Diamonds with a clarity grade of “I” are among the most widespread stones on the market. But what exactly does this clarity designation mean, and are these diamonds a good choice to buy?
What Does “I” Clarity Mean?
Diamond clarity is judged by the position and size of the flaws within and on the surface of the stone.
According to the G.I.A. (Gemological Institute of America), there are six main grades of diamond clarity (from highest to lowest): Flawless (FL), Internally Flawless (IF), Very Very Slightly Included (VVS), Very Slightly Included (VS), Slightly Included (SI) and Included (I).
The diamond clarity grade “I” is the lowest on the scale, but there are a lot of stones with this rating, whereas high-clarity diamonds are relatively rare.
There are three sub-grades in this clarity range: I1, I2 and I3.
How to Recognize an I-Clarity Diamond?
To be classified as an I-clarity diamond, a stone needs to have one or more inclusions clearly visible under 10x magnification. They are also very likely to be visible with the naked eye when looking at the diamond from the top.
The difference between this grade and the higher ones is that a stone rated SI or higher will not usually have clearly visible inclusions. They could be visible under 10x magnification, but he higher the grade, the more difficult they are to notice.
(Stones graded at the lower end of the SI range, i.e. SI2 diamonds, can have inclusions that are clearly visible from the side, but they are less likely to have flaws visible from the top.)
So, if you look at the table of a diamond (the flat top) and can see a line, black spot or another imperfection without a loupe, chances are this stone is an I-clarity diamond.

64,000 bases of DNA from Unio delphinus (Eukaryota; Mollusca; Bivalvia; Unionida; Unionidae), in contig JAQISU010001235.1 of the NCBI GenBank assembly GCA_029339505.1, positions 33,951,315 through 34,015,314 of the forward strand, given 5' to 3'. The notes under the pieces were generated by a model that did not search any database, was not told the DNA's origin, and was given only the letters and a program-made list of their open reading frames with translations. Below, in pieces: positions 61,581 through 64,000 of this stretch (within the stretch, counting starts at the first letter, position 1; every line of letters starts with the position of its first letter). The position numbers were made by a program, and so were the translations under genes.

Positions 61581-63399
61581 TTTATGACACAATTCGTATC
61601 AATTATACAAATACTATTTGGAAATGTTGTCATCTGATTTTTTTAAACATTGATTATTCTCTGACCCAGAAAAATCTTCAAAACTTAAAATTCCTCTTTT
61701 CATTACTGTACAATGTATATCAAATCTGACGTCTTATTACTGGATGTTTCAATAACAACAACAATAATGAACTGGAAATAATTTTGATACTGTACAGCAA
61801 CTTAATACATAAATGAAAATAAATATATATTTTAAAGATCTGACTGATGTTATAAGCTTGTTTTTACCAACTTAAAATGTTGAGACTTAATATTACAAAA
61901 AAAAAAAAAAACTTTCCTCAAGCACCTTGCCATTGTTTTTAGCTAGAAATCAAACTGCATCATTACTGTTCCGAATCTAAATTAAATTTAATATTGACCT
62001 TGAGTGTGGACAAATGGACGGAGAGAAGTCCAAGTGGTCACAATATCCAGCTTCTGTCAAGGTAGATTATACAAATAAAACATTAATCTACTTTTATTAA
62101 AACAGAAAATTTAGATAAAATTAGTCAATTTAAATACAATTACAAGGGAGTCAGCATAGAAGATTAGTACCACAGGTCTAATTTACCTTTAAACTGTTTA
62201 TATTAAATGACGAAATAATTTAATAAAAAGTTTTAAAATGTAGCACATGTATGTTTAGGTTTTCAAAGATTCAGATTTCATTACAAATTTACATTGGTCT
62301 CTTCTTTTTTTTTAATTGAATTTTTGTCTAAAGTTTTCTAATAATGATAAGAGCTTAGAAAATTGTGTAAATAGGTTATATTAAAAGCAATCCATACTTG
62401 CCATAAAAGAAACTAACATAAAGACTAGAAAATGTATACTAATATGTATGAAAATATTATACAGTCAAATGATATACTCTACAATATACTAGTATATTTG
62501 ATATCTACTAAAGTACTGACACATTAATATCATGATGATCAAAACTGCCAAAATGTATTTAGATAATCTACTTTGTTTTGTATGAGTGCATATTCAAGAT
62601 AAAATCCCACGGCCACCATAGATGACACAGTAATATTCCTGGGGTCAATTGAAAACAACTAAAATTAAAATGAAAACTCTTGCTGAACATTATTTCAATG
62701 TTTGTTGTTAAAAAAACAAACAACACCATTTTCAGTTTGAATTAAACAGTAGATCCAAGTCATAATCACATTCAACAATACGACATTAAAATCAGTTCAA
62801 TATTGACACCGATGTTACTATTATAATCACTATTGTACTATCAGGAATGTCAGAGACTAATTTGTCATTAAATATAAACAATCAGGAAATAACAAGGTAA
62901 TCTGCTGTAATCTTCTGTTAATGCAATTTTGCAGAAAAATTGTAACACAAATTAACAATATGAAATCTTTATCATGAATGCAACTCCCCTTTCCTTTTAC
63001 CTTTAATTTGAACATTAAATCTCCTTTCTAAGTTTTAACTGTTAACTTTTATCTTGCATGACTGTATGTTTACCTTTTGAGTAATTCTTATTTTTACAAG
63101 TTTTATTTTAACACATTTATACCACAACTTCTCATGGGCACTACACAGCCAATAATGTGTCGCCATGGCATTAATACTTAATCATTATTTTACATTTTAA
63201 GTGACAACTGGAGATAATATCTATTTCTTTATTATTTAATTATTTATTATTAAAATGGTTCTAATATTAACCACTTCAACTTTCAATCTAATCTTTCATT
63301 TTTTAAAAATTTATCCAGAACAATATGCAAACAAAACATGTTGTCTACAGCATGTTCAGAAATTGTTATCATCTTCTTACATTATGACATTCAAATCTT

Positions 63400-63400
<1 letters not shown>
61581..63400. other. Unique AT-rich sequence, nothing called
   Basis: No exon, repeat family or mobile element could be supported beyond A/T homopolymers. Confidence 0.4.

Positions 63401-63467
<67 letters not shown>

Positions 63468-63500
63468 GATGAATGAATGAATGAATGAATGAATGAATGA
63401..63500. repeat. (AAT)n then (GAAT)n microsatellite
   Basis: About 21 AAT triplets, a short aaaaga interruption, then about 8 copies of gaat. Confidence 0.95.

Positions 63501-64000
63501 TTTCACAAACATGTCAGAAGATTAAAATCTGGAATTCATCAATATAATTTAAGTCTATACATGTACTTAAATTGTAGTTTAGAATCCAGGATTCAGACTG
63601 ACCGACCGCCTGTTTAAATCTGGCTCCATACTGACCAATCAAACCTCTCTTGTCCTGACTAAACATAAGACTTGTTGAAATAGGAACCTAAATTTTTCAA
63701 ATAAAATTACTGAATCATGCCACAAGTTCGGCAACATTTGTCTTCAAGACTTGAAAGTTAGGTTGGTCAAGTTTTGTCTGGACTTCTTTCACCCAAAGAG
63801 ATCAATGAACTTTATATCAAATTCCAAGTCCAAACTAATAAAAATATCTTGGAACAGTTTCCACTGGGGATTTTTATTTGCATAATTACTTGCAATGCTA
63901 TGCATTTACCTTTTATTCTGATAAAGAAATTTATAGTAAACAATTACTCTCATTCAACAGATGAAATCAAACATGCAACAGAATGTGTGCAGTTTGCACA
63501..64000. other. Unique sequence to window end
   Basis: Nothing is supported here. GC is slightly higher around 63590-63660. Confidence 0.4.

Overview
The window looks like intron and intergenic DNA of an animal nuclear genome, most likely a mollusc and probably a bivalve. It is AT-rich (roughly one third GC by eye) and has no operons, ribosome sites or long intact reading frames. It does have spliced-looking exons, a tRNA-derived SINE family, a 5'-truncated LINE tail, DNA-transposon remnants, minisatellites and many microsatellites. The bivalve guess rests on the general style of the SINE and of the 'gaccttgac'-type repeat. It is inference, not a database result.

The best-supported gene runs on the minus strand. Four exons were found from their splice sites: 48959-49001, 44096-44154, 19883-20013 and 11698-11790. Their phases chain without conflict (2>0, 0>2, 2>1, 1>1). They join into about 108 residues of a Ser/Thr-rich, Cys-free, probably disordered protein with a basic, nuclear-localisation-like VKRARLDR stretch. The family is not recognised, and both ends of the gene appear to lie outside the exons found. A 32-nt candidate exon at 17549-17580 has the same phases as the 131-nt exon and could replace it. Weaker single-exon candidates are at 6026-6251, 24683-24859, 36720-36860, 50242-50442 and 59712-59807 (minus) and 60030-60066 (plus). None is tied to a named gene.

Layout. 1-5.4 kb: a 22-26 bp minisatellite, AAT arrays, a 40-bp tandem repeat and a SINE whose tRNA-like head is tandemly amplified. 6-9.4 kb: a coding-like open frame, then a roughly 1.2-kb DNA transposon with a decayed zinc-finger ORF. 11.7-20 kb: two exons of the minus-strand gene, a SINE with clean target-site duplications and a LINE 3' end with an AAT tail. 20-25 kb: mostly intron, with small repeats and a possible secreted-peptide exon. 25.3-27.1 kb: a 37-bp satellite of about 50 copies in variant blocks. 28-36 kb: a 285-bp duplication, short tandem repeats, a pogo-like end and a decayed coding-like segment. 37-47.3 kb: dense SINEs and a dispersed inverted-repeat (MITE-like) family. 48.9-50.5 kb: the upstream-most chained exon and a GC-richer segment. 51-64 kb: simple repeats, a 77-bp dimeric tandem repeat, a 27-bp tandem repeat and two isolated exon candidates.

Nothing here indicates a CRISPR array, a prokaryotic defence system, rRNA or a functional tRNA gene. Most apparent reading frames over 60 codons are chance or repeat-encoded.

I1 Clarity: How Is It Better than Other “I” Grades?
I1 is the top clarity grade in the I-clarity range. As already mentioned, it will have at least one inclusion that can be seen with the naked eye.
Diamonds graded I2 have bigger and more visible inclusions than those in the I1 range.
Stones in the I3 group have flaws that are even more visible and that can also threaten the structural integrity of the stone.
In sum, if you are about to buy an I-clarity stone, it’s not recommended to go lower than I1.
I1 Clarity Scams
Sometimes, an I1 diamond may be sold as an SI3 stone.
Although according to the G.I.A. scale there is no such grade, and the next step after SI2 is I1, there are some sellers who use the SI3 designation for stones they think are between SI2 and I1 in terms of clarity.
However, although the existence of the SI3 grade is not a scam per se, there are sellers who might try to sell you as an SI3 diamond a stone that would be graded I1 by the G.I.A.
Since SI3 sounds better than I1, the vendor might mislead you into making you pay a higher price that’s more in line with what SI diamonds sell for.
Remember: If the stone has an inclusion visible with the naked eye from the top, then it is most likely an I1 stone.
How to Buy I-Clarity Diamonds
“I” clarity is a good choice if you are looking to save some money and need a diamond smaller than one carat.
When deciding what stone to buy, keep in mind that inclusions in bigger diamonds are more noticeable.
So, if you’re shopping in the I-clarity range, you might want to get a smaller stone in order to minimize the visibility of its inclusions.
Cut is another important consideration, especially for low-clarity diamonds.
Generally, the more proportional the cut, the more light will enter the stone and be reflected back. As a result, the stone’s brilliance and sparkle will be more intense, making its flaws less visible.
That’s why you should get a cut that is graded at least Good and avoid poor cuts, which will make the stone’s inclusions even more visible.
Finally, it’s best to go for an I1-clarity diamond because as you go further down the scale, the inclusions become really visible and can make the stone weaker and more prone to cracking or chipping.
Where to Buy Diamonds and Diamond Jewelry?
For diamond jewelry, we highly recommend James Allen because it shows real photos and videos for each diamond so you can take a 360-degree look at any stone before buying it.
You can also check out Brian Gavin Diamonds, which offers a great selection of diamonds and settings.